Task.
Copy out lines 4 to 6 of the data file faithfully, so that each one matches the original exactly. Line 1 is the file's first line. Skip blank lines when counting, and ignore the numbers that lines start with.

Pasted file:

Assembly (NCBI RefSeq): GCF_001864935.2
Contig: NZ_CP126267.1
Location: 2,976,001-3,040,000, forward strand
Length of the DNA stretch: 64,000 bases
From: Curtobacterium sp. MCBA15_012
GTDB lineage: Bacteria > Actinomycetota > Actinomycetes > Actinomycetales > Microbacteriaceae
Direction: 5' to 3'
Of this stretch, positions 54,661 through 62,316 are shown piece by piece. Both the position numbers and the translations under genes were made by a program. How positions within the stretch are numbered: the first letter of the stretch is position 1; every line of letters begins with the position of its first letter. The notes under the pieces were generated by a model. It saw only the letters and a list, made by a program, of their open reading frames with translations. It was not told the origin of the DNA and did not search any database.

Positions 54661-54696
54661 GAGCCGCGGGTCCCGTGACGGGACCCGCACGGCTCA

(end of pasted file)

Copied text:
Length of the DNA stretch: 64,000 bases
From: Curtobacterium sp. MCBA15_012
GTDB lineage: Bacteria > Actinomycetota > Actinomycetes > Actinomycetales > Microbacteriaceae